Sailors Unpaid for Three Months on Livestock Export Vessels Off Indonesia | Business


Thirty-five sailors were left unpaid for three months while on board live cattle export vessels with poor safety records amid a dispute between managers and vessel owners , one of whom is Australian businessman Nick Thorne, can reveal Guardian Australia.

The seafarers ‘division of the International Transport Workers’ Federation (ITF) claimed that the non-payment of the crews of the Barkly Pearl and Diamantina meant that they could be considered abandoned under international law.

The two vessels are 70% owned by Singaporean company Beng Kuang Marine (BKM) in a joint venture called Cattle Line. Thorne owns the remaining 30% through his Northern Territory-based cattle export business NTXLS.

The 7,700-tonne Diamantina and 5,400-tonne Barkly Pearl normally transport livestock from Australia to Southeast Asia, but have been idle in Indonesian waters for the past three months due to a dispute between the owners and their manager, Global Radiance Ship Management.

Ship records show that under Cattle Line ownership, maritime authorities have repeatedly found both ships in breach of safety regulations, with 177 faults recorded against the Barkly Pearl and 68 against the Diamantina.

In January, the Australian Marine Safety Authority banned the Barkly Pearl from Australian ports for two years after it was sighted in the water with a hole in its hull.

AMSA’s general manager of operations, Allan Schwartz, then issued a statement saying the ship’s poor condition “endangered the lives of seafarers on board and posed an immediate threat to the Australian marine environment”.

BKM was also under financial pressure. A report filed by the company with the Singapore Stock Exchange shows that its shipping division, which includes Cattle Line, recorded a loss of S $ 17.1 million last year, which allowed the company as a whole to suffer a loss of S $ 15.4 million.

John Wood, an ITF campaign adviser, said the Barkly Pearl was now in a BKM-owned shipyard on the Indonesian island of Batam, near Singapore, while the Diamantina sat off Jakarta. after being arrested by the Indonesian Navy at the end of August for anchoring in territorial waters without authorization.

He said after the ITF intervention, most of the Pakistani, Filipino and Indonesian crew on the two ships were paid last week, but eight a.m. Wednesday morning had not yet received what was due to them.

He accused a representative of BKM of abusing Pakistani crew members after the company reimbursed them for their wages aboard the Diamantina last week.

“The last witness words spoken by the owner’s representative…

In an email provided to Guardian Australia by BKM, the representative, a local agent, admitted to the explosion and apologized for not having his temper under control.

In email correspondence with Wood, BKM’s chief financial officer, William Lee, said BKM was “committed to our obligations, including crew salaries” and blamed the former manager of both vessels, the Singaporean company Global Radiance Ship Management, which BKM sacked in October.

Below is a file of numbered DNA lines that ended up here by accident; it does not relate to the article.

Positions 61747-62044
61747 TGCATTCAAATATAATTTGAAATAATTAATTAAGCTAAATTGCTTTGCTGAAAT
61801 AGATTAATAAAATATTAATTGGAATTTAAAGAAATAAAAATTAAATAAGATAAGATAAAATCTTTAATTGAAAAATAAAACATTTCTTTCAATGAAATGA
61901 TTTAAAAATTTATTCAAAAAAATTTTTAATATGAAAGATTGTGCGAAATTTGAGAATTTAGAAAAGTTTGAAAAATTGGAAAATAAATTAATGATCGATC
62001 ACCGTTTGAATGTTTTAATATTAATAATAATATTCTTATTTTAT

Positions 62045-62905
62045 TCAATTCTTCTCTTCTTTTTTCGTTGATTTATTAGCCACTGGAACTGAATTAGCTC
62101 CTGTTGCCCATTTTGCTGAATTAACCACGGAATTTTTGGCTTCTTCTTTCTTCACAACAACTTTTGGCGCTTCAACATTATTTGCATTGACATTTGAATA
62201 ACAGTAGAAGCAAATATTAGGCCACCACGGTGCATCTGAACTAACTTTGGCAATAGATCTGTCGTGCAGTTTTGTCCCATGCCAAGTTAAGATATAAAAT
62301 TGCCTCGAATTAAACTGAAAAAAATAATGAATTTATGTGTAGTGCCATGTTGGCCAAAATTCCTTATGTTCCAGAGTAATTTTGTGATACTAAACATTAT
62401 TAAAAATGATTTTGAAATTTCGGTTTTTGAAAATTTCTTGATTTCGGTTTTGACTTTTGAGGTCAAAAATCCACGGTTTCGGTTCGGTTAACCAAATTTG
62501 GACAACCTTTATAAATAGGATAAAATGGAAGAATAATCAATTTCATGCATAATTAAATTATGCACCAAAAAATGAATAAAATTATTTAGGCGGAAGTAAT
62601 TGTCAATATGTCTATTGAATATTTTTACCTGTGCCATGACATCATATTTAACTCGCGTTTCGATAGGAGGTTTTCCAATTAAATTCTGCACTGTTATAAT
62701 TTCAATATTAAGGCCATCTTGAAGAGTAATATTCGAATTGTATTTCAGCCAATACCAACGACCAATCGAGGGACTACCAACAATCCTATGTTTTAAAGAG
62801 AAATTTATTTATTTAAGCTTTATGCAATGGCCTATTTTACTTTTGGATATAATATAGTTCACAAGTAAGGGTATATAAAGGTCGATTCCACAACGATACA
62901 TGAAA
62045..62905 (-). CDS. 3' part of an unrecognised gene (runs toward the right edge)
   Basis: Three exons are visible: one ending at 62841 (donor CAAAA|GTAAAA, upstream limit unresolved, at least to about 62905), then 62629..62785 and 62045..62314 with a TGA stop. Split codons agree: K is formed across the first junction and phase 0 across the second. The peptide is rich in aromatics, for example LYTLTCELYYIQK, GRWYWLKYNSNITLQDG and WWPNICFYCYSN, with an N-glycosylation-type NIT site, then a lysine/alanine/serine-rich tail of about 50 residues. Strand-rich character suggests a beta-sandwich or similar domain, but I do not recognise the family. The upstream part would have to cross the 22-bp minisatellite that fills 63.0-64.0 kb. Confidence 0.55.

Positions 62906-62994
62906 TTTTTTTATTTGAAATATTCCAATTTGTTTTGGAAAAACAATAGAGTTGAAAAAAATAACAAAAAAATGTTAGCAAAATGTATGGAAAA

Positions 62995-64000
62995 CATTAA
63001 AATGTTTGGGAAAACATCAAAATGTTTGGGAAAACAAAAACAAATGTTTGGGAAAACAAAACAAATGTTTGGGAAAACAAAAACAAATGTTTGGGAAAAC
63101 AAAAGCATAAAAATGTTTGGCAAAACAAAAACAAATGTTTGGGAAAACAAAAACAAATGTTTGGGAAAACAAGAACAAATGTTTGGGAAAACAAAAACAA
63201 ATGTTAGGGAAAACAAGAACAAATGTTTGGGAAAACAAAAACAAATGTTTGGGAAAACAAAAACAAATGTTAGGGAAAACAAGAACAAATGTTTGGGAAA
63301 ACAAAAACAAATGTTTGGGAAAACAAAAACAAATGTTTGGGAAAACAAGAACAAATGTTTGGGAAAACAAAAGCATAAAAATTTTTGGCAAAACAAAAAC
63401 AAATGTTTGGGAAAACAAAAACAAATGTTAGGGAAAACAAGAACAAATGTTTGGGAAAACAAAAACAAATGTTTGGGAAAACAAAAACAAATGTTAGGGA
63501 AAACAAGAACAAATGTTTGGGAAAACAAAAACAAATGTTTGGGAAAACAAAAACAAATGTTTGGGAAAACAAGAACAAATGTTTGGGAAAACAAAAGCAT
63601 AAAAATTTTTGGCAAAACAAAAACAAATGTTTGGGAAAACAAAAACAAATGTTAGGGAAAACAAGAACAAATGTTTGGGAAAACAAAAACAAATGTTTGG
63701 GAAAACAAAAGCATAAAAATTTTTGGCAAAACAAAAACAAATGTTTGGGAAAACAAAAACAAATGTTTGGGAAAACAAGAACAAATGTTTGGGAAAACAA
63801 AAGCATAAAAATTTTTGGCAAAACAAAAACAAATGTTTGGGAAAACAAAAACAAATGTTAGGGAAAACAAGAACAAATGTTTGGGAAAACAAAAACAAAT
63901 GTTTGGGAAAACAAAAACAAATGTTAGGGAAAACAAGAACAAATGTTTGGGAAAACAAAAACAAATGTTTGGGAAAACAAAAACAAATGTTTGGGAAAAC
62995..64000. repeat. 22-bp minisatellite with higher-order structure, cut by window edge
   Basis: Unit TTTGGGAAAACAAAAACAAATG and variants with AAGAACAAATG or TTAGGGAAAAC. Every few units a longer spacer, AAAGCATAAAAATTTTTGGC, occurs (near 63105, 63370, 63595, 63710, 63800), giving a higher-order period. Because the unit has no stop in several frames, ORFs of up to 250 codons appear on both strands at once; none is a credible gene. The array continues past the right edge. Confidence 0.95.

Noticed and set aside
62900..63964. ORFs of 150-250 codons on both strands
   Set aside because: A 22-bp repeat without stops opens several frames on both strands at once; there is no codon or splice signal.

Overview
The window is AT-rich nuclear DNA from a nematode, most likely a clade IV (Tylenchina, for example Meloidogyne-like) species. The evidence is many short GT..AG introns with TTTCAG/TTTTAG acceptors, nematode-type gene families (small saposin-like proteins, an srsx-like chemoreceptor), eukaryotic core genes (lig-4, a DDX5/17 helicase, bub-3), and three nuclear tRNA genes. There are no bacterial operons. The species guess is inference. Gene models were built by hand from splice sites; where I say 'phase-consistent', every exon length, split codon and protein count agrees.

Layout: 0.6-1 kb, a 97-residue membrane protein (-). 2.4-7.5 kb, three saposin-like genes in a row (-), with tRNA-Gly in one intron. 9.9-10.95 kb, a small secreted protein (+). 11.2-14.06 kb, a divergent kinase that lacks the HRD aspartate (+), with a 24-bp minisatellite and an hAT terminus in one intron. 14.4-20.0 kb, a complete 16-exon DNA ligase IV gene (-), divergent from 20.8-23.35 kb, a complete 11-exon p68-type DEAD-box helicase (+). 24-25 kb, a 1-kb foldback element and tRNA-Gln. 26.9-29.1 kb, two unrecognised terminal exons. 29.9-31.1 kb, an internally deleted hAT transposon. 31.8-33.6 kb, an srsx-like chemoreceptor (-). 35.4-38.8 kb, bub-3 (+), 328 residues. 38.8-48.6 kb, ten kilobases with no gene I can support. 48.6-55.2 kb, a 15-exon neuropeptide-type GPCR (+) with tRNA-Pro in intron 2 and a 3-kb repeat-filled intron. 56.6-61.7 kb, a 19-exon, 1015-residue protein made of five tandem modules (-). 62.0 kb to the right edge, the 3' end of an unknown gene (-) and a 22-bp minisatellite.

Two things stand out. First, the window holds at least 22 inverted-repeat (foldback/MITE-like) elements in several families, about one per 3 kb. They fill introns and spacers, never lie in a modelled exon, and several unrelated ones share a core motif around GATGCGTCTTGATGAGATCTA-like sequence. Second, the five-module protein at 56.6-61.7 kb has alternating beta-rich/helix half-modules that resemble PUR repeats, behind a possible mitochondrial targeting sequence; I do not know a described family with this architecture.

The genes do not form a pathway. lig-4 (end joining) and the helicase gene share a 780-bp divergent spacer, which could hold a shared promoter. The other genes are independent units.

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“We are facing payment and accounting irregularities with the GRSM vessel management officer,” Lee said in his email to Wood. “They have yet to produce the proper payment records that we have been asking for for a long time.”

Lee told Guardian Australia that GRSM “has stopped paying crew wages”.

“We therefore have no choice but to intervene to hire a reputable independent Indonesian agent to resolve their repatriation and make the direct payment of salaries,” he said.

He said it was “incorrect” to say that both ships had poor safety records.

“The ships are doing the mandatory dry docking, repairs and maintenance,” he said.

Thorne did not answer Guardian Australia’s questions in detail but also blamed GRSM.

“Cattle Line has been supporting our longtime sailors and were fortunately able to settle their unpaid wages when they were abandoned by our former ship management,” he said in an email to Guardian Australia.

“Termination has been served on our former managers to ensure and maintain the integrity of the welfare of the livestock and our sailors. “

However, both Wood and GRSM claimed that GRSM had already paid some salaries out of its own pocket, without being reimbursed by BKM.

GRSM’s attorney, Australian attorney Sharangan Maheswaran, said the company took legal action in Singapore in September to arrest Diamantina and Barkly Pearl.

“The management agreements were terminated after letters of demand were issued by GRSM for the repayment of large overdue debts incurred by Cattle Line,” he said.

“Both proceedings concern significant debts contracted by Cattle Line to GRSM for goods and services provided to the two vessels. There is no problem with the accounts maintained by the GRSM.

He said the company was “disturbed by the treatment of the crew of the two ships” and that its “most immediate concern is to ensure that the crew of the two ships are not involved in the dispute between Cattle Line and her creditors “.